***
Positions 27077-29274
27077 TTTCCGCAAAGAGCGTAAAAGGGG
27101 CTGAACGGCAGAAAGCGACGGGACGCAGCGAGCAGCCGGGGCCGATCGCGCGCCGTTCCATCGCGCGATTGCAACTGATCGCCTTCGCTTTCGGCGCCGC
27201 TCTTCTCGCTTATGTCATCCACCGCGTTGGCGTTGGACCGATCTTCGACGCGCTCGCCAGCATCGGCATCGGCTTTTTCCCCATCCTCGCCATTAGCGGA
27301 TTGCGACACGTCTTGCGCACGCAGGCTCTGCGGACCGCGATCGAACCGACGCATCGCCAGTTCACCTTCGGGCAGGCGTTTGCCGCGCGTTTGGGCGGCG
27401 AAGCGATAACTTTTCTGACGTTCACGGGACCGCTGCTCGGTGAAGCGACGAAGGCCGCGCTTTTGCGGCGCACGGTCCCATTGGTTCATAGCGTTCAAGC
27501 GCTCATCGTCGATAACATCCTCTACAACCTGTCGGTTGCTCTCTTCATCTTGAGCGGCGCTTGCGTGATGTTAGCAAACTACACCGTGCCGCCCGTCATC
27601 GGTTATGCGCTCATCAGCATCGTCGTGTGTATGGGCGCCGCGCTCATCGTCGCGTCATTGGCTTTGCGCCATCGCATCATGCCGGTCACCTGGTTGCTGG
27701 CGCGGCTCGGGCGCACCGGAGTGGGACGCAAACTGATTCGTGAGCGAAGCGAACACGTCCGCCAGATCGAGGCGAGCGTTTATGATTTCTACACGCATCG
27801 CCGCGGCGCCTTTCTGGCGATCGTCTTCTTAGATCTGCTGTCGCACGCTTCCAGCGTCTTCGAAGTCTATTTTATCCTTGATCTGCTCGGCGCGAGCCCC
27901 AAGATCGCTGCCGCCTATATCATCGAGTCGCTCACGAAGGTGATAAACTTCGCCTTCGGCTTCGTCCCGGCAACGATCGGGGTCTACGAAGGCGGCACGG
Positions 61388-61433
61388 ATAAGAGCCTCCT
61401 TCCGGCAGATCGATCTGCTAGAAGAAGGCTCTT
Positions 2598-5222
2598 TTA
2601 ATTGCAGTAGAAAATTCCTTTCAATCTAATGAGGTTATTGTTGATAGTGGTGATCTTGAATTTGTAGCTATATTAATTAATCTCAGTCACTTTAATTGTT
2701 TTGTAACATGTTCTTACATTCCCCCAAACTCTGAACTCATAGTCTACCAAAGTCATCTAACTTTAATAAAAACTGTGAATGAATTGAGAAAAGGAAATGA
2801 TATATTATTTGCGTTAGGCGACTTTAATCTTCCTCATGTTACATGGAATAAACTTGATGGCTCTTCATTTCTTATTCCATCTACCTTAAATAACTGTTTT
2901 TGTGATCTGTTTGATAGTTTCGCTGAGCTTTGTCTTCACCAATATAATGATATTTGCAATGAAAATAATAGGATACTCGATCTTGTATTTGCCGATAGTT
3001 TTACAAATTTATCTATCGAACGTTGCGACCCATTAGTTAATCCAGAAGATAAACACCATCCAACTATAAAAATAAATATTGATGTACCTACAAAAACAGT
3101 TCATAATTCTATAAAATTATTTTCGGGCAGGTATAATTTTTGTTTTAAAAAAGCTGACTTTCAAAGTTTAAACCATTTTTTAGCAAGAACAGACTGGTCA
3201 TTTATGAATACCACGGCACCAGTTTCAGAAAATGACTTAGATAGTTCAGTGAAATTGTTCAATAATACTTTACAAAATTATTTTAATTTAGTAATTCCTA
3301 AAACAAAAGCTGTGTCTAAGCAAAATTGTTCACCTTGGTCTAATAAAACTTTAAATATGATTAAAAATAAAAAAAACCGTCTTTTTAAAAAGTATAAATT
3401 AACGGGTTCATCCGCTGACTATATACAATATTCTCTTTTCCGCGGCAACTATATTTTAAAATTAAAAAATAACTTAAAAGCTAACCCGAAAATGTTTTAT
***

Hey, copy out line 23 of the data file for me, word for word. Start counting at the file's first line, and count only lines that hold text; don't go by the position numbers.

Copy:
3201 TTTATGAATACCACGGCACCAGTTTCAGAAAATGACTTAGATAGTTCAGTGAAATTGTTCAATAATACTTTACAAAATTATTTTAATTTAGTAATTCCTA